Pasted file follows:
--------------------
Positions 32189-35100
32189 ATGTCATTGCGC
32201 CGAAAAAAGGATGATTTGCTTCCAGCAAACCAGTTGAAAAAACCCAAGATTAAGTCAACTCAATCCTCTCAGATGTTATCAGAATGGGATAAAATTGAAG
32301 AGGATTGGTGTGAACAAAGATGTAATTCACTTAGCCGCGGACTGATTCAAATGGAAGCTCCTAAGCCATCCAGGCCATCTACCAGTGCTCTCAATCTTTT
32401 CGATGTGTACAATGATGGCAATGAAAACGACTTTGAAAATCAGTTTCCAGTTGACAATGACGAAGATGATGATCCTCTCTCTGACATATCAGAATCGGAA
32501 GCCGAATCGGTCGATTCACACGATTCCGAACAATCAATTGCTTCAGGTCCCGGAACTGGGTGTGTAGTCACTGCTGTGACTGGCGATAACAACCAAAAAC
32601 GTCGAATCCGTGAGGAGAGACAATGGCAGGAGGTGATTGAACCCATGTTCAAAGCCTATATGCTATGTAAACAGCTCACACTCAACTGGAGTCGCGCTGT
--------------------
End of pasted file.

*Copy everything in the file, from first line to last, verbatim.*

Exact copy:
Positions 32189-35100
32189 ATGTCATTGCGC
32201 CGAAAAAAGGATGATTTGCTTCCAGCAAACCAGTTGAAAAAACCCAAGATTAAGTCAACTCAATCCTCTCAGATGTTATCAGAATGGGATAAAATTGAAG
32301 AGGATTGGTGTGAACAAAGATGTAATTCACTTAGCCGCGGACTGATTCAAATGGAAGCTCCTAAGCCATCCAGGCCATCTACCAGTGCTCTCAATCTTTT
32401 CGATGTGTACAATGATGGCAATGAAAACGACTTTGAAAATCAGTTTCCAGTTGACAATGACGAAGATGATGATCCTCTCTCTGACATATCAGAATCGGAA
32501 GCCGAATCGGTCGATTCACACGATTCCGAACAATCAATTGCTTCAGGTCCCGGAACTGGGTGTGTAGTCACTGCTGTGACTGGCGATAACAACCAAAAAC
32601 GTCGAATCCGTGAGGAGAGACAATGGCAGGAGGTGATTGAACCCATGTTCAAAGCCTATATGCTATGTAAACAGCTCACACTCAACTGGAGTCGCGCTGT